Robert J. Lopez, Richard Marosi and Rich Connell, Los Angeles Times, May 21, 2006
Perched on a ridge a few hundred yards from the international line, an A-frame house with a wraparound balcony gives smugglers a 180-degree view of U.S. border defenses.
Spotters track the movement of Border Patrol agents with binoculars and use two-way radios to steer drug runners and human traffickers through unguarded areas.
As agents closed in on suspected smugglers last summer, lookouts on the Mexican side bombarded them with rocks and retreated to the A-frame.
“They have the high ground on us,” said Sonia Spaulding, the supervising Border Patrol agent during the attack. “They can see our every move.”
Jacume is a “black hole,” an enclave largely beyond the control of authorities on either side of the border because of its remote location, complicit residents and corrupt Mexican police.
Jacume has flourished as a launch pad for smuggling of drugs and people since U.S. authorities stiffened border defenses near San Diego a decade ago. Traffickers simply moved their operations east, into the forbidding valleys and mountain passes surrounding the village.
As President Bush prepares to use National Guard troops to help seal the border, Jacume and places like it represent a formidable challenge and illustrate why the U.S., as Bush noted, “has not been in complete control of its borders” — and may never be.
Mile-for-mile, more drugs are seized in this area than almost anywhere else along the California line. In the last fiscal year, federal agents captured an average of 400 pounds of marijuana and 660 migrants each month. In the first eight months of this fiscal year, drug seizures are nearly triple last year’s total.
Jacume residents have become beholden to smugglers whose activities pump cash into the community. Mexican federal agents have been taken hostage here. Police won’t enter the town without heavily armed backup, so entrenched are the traffickers and their supporters.
“They own the place,” said Armando Vale Saldate, civilian director of the Tecate Police Department, which oversees Jacume.
Little is known publicly about the inner workings of Jacume’s smuggling economy. But confidential law enforcement documents, as well as interviews with residents, smugglers and U.S. and Mexican officials, reveal layers of corruption extending from the traffickers to top police officials and the ruthless Arellano-Felix drug cartel.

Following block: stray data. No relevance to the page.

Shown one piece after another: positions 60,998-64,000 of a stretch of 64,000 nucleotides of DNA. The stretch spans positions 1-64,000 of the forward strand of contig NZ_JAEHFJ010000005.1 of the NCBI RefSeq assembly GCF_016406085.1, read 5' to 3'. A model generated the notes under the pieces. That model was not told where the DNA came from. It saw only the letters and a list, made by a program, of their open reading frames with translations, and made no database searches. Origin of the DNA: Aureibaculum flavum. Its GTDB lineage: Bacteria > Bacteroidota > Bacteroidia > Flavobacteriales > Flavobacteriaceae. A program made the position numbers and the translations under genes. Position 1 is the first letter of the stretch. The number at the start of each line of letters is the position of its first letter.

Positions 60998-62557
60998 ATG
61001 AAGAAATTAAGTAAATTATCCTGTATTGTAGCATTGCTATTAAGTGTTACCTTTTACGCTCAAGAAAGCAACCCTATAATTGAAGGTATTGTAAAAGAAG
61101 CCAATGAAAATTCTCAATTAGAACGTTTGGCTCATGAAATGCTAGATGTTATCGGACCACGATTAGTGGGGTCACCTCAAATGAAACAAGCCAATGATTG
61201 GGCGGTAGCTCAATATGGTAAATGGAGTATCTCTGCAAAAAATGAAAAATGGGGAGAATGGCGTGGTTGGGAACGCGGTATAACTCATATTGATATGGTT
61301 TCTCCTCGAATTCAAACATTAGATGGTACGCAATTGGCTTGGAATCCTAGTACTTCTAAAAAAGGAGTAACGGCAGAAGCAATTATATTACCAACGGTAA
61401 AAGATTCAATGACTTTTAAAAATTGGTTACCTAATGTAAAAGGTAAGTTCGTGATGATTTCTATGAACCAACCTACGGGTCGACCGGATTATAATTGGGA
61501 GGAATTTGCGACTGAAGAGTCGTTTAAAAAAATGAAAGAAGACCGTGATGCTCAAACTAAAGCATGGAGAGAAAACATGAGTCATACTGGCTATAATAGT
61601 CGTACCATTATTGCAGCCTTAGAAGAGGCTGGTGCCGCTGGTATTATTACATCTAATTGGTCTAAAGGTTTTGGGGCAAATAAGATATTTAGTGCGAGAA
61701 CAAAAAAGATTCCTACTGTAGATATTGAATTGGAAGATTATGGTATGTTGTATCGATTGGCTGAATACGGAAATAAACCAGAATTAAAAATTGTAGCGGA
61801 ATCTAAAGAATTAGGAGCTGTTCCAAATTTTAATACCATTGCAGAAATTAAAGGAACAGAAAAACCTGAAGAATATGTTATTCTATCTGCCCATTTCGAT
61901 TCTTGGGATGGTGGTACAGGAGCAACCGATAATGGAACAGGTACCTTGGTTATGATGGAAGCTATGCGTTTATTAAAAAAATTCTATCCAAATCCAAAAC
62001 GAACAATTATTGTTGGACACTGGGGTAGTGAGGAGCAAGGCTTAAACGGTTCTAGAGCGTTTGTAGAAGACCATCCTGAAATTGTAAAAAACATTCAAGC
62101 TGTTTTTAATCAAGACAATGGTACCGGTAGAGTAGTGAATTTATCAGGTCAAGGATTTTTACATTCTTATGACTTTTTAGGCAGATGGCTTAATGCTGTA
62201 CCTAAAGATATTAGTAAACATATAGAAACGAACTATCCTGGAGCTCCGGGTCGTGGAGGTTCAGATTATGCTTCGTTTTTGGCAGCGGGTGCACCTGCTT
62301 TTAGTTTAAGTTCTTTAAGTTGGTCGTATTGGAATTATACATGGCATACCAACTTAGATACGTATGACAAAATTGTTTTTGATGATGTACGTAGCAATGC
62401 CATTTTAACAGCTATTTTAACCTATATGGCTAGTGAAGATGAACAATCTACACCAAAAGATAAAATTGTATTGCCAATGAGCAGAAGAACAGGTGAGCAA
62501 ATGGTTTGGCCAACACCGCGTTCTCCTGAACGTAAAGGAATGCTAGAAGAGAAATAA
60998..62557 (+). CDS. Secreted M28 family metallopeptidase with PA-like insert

The A-frame with the strategic vantage point is used by a convicted drug felon who is “the leader of an immigrant trafficking organization,” according to a report by the Mexican attorney general’s office and other sources.
Complaints filed secretly by officers of the Tecate Police Department and reviewed by The Times say a top commander and other supervisors collected thousands of dollars a week in protection money from smugglers moving drugs and migrants across the frontier.
Smuggling Is a Mainstay
Tucked into an isolated high desert valley 70 miles east of Tijuana, Jacume sits at the end of a rutted dirt road. Swirls of dust and headlights announce approaching vehicles long before they pass an old chicken farm and the rusted shells of abandoned cars en route to the village’s small plaza.
Founded 80 years ago as communal farm, the town has a few hundred residents, many of them related to one another. In the small grid of dirt roads and cinder-block homes, there are two restaurants, a few mom-and-pop markets and a small church with whitewashed walls.
Smuggling is an economic mainstay. Residents pocket up to $50 a day — about 10 times the minimum day’s wage in Mexico — for each northbound migrant they harbor in their homes or farms. Storing drugs can earn them hundreds of dollars more. Merchants cater to the migrants’ needs.
“It’s good business for everybody around here,” said Mario Ramirez, who operates Jacume’s main restaurant. “People need to eat and need water.”
Government authority has long been tenuous here.
In 1998, residents took two Mexican federal agents hostage for extorting money from smugglers, according to Mexican authorities. The captives were freed after an agreement was reached: The agents would return the money, and the smugglers would not file complaints against them.
A few years later, unarmed Mexican immigration agents who chased a suspected smuggler’s car into Jacume were greeted by bat-wielding residents. The agents retreated without making an arrest and now rarely enter the town, said immigration officer Felipe Flores.